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500 Years Ago Ponce de Leon Arrived In Florida. But Is It Something To Commemorate?


2013 is the 500th anniversary of the arrival of Juan Ponce de Leon in what would become the Sunshine State. But, some of the descendants of those who were already in Florida when he arrived, don’t think that event is worthy of much celebration.

Cities around Florida, from St. Augustine, to Miami, to even the state capital are holding events marking Viva Florida, the 500th anniversary of European discovery. But, drive 30 miles outside Tallahassee and down a dirt road, and you’ll find the home of Roy Stanley and Susan Anderson, self-described cultural activists and Native Americans from the Creek and Cherokee tribes. Anderson can’t imagine why anyone would consider the state’s Viva Florida event a celebration.

“It’s difficult to understand why they want to celebrate this in the way they do. It’s like celebrating Andrew Jackson. Why do you want to celebrate this European invasion with this death and destruction and not paint it as that picture?” Stanley said.

Stanley and Anderson are no strangers to protesting what they see as continued oppression of native peoples. They’ve also opposed things like the Springtime Tallahassee Parade, for its use of Andrew Jackson, and Florida State University’s Seminole mascot for more than 30 years. Stanley said the only reason the mascot still exists is that it’s profitable.

“They say it’s alright because the Seminole Tribe Inc. says it’s okay for them to have this mascot, see. But, what the Seminoles are doing is prostituting their culture. You know, they’re doing that for financial gains we’ll say,” Stanley argued.

And the Seminole’s tribal leadership has also endorsed the state’s anniversary observance. Chris Bolfing is a visiting doctoral student from the University of Arkansas. He’s been studying under Stanley and Anderson and one of his first encounters with Viva Florida was in the state’s official welcome center near Pensacola.

“Here’s this big cardboard cutout of Ponce De Leon and it says Florida’s first tourist and that is where I kind of threw up in mouth a little. And it’s like okay, I’m not a big fan of tourists in general anyway, but I don’t know of any tourists that go in and take things from the places that they’re touring by gun[point],” Bolfing said.

Bolfing, who’s also of Cherokee descent, thinks the observance ignores native history before Leon’s first steps in the New World. But, Rachel Porter, a Department of State Coordinator, argued that although the event is called a 500th anniversary, it’s meant to acknowledge all of Florida’s history, before and after Leon. And she wouldn’t call it a celebration either.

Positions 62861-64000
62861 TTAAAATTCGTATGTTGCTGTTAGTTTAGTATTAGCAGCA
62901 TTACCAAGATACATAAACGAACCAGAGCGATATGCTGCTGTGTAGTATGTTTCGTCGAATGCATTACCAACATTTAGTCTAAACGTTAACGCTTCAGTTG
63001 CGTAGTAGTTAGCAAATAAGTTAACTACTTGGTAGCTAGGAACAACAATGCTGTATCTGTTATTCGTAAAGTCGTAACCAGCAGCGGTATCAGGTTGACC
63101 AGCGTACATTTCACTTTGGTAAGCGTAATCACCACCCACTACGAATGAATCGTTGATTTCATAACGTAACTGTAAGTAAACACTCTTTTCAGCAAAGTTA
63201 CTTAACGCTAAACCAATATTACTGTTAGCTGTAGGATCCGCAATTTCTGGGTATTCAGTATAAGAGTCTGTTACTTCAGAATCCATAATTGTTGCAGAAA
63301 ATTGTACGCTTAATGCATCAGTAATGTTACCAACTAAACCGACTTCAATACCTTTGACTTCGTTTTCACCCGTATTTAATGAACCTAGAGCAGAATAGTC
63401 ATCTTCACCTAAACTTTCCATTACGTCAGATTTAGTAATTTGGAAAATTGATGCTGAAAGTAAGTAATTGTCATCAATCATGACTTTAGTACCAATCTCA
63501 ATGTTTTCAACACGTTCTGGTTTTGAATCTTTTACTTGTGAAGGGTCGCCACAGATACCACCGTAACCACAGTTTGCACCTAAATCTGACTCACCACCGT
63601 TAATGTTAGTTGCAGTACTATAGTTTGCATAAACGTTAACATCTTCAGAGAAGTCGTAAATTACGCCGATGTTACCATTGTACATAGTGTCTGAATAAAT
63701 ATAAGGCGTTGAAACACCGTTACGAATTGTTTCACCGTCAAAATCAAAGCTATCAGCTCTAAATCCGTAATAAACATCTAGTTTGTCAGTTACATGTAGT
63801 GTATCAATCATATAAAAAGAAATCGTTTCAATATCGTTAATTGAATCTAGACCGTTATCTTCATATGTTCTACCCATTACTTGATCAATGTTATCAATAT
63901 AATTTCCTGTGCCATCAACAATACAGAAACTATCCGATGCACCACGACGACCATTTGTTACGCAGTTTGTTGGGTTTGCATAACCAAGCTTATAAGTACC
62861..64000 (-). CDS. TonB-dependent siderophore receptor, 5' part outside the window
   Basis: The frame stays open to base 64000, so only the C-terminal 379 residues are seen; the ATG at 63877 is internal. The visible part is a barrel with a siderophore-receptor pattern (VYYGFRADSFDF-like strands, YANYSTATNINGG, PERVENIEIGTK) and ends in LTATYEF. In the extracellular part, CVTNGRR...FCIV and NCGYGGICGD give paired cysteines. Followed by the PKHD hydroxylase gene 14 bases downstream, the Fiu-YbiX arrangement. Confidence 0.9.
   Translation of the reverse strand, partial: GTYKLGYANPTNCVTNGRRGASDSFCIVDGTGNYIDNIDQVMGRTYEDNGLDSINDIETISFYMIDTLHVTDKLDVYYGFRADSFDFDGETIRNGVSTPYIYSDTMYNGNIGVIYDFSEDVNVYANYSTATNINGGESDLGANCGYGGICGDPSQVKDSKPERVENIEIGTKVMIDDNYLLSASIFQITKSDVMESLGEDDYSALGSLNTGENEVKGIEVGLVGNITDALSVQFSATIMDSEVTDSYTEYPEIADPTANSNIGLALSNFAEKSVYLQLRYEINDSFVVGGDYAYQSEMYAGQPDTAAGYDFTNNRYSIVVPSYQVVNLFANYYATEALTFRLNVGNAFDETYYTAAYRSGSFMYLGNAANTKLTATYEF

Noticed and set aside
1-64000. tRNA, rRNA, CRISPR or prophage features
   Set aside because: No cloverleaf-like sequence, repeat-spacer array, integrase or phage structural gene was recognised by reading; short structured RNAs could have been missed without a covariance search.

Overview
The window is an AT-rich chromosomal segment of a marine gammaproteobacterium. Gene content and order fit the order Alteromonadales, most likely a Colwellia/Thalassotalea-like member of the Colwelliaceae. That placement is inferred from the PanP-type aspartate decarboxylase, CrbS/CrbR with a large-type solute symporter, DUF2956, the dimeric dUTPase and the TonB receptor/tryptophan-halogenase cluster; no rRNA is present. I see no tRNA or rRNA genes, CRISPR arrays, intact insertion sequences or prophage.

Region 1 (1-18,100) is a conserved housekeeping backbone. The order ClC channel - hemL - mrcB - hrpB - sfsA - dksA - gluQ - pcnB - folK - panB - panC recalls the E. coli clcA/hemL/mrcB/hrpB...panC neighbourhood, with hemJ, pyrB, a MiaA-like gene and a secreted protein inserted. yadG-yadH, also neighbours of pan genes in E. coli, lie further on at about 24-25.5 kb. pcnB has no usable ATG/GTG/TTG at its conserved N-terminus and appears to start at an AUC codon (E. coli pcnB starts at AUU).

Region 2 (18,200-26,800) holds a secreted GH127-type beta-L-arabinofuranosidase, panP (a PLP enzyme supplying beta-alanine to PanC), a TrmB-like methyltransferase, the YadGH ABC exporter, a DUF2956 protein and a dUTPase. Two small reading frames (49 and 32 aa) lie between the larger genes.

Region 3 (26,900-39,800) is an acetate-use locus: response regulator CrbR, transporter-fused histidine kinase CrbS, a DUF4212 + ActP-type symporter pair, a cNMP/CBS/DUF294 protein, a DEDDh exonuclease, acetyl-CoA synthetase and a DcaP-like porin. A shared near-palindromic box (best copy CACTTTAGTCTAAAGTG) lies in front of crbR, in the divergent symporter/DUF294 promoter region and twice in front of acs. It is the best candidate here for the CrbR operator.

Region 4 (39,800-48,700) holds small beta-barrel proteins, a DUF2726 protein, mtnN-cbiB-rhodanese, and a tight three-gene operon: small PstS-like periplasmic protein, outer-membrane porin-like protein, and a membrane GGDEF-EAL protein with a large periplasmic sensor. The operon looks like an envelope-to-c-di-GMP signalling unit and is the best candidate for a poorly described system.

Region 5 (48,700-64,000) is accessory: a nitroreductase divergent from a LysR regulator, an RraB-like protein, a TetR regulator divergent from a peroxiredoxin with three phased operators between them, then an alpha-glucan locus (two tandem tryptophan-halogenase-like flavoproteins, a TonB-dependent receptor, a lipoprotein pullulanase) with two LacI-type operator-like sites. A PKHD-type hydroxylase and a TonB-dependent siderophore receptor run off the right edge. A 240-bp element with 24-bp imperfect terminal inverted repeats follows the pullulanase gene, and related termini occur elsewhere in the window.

“We don’t use that term because this is not a celebration for everyone. This is a commemorative time where we can reflect upon the history and use it as an opportunity to promote Florida, our history, our culture and make it attractive and also known,” Porter said.

Porter maintains that the Department of State understands that the figure of Ponce de Leon can be polarizing and controversial. That’s why she said the state made sure to hold extensive public meetings, where every group was encouraged to join the conversation and voice their concerns.

“From 2011 forward there was an open invitation provided to- I mean, across the board. It was really any association, any museum, [and] any group that wanted to be involved. We had a meeting in Mission San Luis,” Porter pointed out.

There are many reasons why some Native Americans are upset about the state’s commemoration. But, the use of Ponce de Leon as a figure head is particularly contentious. Protests have erupted at events featuring the polarizing conquistador, such as the reenactment of his first landing in St. Augustine this last April. But, Porter wants people to know that although the Department of State kicked off the initiative, it’s up to local municipalities to choose how they’ll commemorate the occasion.

“The Department of State is not organizing these events. We are not paying for these events. We are not telling people what these events should look like or how they can- how they should run their business. This is not our job. Everyone has a different angle on what they promote in Florida,” Porter said.

The facts behind Juan Ponce de Leon’s travels are just as muddled as the opinions of him. A recent New York Times Op-ed by T.D. Allman posits that he was neither a heroic explorer nor a genocidal maniac- the facts seem to lie somewhere in between. Leon traveled to Florida on two different occasions and both trips were seen as miserable failures. Historians say some native tribes were even able to communicate with him using broken Spanish, which punches a few holes in the idea that he was the first European to set foot in the Sunshine State.  But, Susan Anderson, Indian activist and Roy Stanley’s wife, said regardless of what side you stand on, Viva Florida presents an educational opportunity.

“If we address the points of bigotry, racism, genocide- the negativity of the continued marginalization of indigenous people, any of that on its merit, on point. Reasonable people begin to understand,” Anderson clarified.

Florida’s commemoration of its 500th anniversary will continue through the end of the year. But, many will find that searching for its true history is a lot like searching for a fountain of truth.